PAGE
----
Circus Animals Banned

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Imagine being a child at the circus becoming so enraptured by all the beautiful lights and colors and seeing the amazing animals perform tricks. What a child doesn’t see is the behind the scenes. The beating of the animals to get them to perform these amazing tricks and the sorrow on their face while performing. Wild animals have been held in captivity for decades all around the world. Whether they be held as pets, in zoos, or for entertainment purposes. Along the years people have advocated for animals rights like the American Society for the Prevention of Cruelty to Animals (ASPCA), which was one of the first animal rights organizations founded in 1866. A popular target for animal rights activists have been in circuses. Today many circuses…show more content…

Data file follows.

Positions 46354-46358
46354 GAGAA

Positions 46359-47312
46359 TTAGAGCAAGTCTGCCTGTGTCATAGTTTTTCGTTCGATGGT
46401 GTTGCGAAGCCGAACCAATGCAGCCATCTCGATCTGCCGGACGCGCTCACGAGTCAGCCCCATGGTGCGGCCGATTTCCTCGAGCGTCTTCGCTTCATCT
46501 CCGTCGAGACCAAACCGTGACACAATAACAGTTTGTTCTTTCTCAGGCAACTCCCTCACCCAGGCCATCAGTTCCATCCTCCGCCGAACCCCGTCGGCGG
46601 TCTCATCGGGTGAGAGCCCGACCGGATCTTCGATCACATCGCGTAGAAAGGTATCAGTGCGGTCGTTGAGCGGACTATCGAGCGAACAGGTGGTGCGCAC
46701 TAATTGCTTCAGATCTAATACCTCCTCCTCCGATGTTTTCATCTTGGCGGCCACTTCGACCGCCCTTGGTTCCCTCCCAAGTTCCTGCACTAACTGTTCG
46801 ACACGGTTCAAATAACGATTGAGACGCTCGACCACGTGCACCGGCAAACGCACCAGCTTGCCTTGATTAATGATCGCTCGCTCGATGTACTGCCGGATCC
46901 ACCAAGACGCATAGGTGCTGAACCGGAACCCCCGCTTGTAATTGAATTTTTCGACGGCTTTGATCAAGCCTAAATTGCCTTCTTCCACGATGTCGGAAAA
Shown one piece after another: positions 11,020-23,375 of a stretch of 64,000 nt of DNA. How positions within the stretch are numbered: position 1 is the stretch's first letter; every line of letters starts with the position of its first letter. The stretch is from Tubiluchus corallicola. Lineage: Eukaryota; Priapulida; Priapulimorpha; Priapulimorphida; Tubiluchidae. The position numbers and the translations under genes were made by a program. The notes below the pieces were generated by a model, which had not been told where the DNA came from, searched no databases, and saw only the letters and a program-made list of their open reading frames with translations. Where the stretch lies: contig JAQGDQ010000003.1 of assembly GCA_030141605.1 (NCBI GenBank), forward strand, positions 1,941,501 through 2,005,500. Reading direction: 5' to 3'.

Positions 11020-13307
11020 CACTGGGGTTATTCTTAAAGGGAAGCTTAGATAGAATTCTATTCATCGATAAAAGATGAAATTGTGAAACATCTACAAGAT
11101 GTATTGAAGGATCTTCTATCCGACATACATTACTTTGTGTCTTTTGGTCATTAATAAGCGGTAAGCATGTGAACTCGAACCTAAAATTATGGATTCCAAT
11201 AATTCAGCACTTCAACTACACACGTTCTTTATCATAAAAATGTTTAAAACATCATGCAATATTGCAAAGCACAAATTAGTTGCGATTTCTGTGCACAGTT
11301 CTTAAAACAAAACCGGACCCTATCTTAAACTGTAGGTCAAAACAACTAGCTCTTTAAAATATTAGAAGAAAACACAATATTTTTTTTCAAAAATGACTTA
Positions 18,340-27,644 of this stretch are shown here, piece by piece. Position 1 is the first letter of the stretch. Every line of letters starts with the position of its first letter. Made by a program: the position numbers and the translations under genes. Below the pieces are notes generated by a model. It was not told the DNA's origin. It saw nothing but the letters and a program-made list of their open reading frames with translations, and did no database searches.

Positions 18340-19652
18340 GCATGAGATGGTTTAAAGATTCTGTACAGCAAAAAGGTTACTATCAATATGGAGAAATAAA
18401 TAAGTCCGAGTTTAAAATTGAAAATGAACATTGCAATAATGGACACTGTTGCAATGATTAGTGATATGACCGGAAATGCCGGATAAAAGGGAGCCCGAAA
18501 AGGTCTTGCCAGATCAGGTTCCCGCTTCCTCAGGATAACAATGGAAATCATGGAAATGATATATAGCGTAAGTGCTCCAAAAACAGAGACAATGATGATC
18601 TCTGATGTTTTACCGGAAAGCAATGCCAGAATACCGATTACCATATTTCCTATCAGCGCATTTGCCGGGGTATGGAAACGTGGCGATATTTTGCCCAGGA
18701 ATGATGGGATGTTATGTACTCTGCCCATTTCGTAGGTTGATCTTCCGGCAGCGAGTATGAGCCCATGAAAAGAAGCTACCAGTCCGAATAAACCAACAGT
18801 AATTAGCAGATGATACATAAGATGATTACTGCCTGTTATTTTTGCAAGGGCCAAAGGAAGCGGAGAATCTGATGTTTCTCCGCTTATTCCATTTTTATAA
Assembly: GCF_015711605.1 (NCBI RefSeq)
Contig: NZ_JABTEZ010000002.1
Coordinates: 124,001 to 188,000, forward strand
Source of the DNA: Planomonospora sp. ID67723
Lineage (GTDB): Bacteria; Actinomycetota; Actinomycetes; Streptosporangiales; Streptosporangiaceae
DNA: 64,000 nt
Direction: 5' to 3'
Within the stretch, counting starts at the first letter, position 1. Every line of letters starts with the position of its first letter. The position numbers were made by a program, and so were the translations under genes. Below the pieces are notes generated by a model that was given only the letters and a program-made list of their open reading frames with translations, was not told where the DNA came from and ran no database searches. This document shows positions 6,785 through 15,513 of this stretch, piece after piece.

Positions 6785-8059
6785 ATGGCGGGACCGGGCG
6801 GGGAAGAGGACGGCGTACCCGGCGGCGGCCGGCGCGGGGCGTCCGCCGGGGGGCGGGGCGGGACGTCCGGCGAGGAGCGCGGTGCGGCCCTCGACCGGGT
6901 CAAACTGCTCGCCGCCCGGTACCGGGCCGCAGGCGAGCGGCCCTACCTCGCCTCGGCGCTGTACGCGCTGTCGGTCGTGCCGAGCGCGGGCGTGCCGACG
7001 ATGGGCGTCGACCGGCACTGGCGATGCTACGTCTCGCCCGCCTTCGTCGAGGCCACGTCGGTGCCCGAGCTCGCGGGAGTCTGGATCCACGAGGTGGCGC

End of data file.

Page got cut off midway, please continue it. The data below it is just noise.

It is true that there are some circuses who don’t physically beat animals and choose not to harm animals physically, however there are forms of abuse other than physical that some people are unaware of. Because circus animals are abused beyond physical, all circuses should be set under harsher banning laws. Animals being locked in cages and taken away from their homes can be a form of psychological and emotional abuse. A research article, edited and cited by the Center for Cellular and Molecular Biology who are a biotechnology research establishment in India, discusses a study of the effects of wildlife in captivity, specifically the effects on the animal 's biology. The study, on Bengal tigers and leopards in Indian zoos, demonstrated stereotypical behavior of animals in captivity from stress compared to the biological and environmental factors the animals faced. The animals are kept in an enclosed space different than the endless space they would have in the wild. The animals also have to adapt to the new environment they are in which can affect their biological makeup. Animals in zoos at least have an advantage of being kept in relatively the same area and environment while animals in the circus are forced to constantly move around and adapt causing immense stress on the animal. Furthermore according to a PETA article regarding the abuse of circus animals, when the circus is over animals may be housed in small crates or a solitary confinement that can cause harmful psychological effects. Like primates for example who are very social and, in their natural habitat, live in large spaces and tight knit communities suffer due to lack of space and companionship. Both articles research illustrate that although the animals are not undergoing visible physical abuse, they are still being abused

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